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How to identify real silk

Discussion in 'PUBLIC Vintage Fashion - Ask Questions Get Answers' started by Strumpets Bazaar, Apr 24, 2012.

  1. Strumpets Bazaar

    Strumpets Bazaar Registered Guest

    I have a Liberty of London dress ready for my shop and really can't decide whether it is silk or not. Anyone got any foolproof ways of identifying real silk? I've read a little about the burn test but before I see whether there's a bit of fabric I can snip out has anyone got any other ways of telling? Thanks, Jayne.
  2. poppysvintageclothing

    poppysvintageclothing VFG Board Member Staff Member VFG Past President

    I would have to say that your best bet is the burn test.
  3. vivavintageclothing

    vivavintageclothing VFG Member

    If you have a steamer, steam for a second or two and then smell the fabric. I can always tell real silk by the particular smell that it has when it is warm from being steamed...no burning necessary if you recognize it. Maybe you can compare with an item that you know for certain is silk?
  4. poppysvintageclothing

    poppysvintageclothing VFG Board Member Staff Member VFG Past President

    Amy, that's an interesting point...can you say what you find it smells like...sweet, etc?
  5. Rue_de_la_Paix

    Rue_de_la_Paix VFG Member

    I agree that the burn test is the best way. You only need a teensy tiny snippet of fabric or even a few threads from the inner selvage....just don't use a match as that adds another scent to the smoke and can alter your nose's ability to discern the burning hair aroma from the silk. I use the gas flame from my stove burner, or a clean unscented candle or lighter. If you don't have a good nose, try the steam or another method. I like the seam method too, but take care not to get the silk water spotted or water marked. Good luck.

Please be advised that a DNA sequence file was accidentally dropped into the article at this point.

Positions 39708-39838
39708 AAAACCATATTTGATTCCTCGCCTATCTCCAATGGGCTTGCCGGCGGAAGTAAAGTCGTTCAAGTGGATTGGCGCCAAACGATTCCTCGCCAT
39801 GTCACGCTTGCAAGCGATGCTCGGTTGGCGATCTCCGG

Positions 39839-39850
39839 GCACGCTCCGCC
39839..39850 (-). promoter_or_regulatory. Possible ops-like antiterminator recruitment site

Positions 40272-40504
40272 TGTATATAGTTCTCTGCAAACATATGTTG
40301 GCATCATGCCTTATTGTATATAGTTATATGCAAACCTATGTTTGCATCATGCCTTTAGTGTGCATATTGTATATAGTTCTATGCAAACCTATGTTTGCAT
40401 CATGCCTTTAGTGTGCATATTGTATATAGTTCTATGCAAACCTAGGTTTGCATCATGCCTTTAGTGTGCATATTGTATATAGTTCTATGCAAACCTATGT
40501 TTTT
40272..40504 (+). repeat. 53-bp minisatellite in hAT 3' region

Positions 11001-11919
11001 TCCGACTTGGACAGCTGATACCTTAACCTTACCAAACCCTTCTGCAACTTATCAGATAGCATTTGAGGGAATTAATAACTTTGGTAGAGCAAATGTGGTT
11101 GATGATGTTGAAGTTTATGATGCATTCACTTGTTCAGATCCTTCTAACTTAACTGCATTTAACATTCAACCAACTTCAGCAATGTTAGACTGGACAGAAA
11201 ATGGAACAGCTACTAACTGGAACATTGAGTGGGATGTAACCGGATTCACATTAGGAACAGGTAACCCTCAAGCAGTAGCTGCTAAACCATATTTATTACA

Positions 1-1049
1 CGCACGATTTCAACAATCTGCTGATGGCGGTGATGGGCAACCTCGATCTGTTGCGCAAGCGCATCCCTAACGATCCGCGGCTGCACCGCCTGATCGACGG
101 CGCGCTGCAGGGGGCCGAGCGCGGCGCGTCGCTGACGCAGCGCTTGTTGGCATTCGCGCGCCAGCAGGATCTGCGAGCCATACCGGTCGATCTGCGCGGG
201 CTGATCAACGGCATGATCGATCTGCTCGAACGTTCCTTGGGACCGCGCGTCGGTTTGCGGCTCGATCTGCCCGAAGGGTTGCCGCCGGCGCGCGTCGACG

Is this an antique gown and when is it from?
  6. I was going to say exactly the same thing!!

    It has a very distinct smell. Hard to explain, but it's a dry smell that kind of tickles the back of my throat. It's always very apparent to me when I'm steaming either wool or silk.
  7. EndlessAlley

    EndlessAlley Alumni

    Gosh, I never thought about the smell created from a match flame effecting the results when doing a burn test. No wonder I could never discern the smell of wools, silks, etc. Great information... thank you.:)
  8. poppysvintageclothing

    poppysvintageclothing VFG Board Member Staff Member VFG Past President

    I know what you mean about the wool smell, Amber...I will have to check out the silk steamer thing though, now I am very intrigued.
    So we should also have a "steam smell chart" too!
  9. vivavintageclothing

    vivavintageclothing VFG Member

    A "smell chart" for vintage might include some less than lovely things...

    Amber, I can't put the particular scent of silk into words very well either, but I will say that vintage silk smells "better" to me than modern silk--not sure why though? :)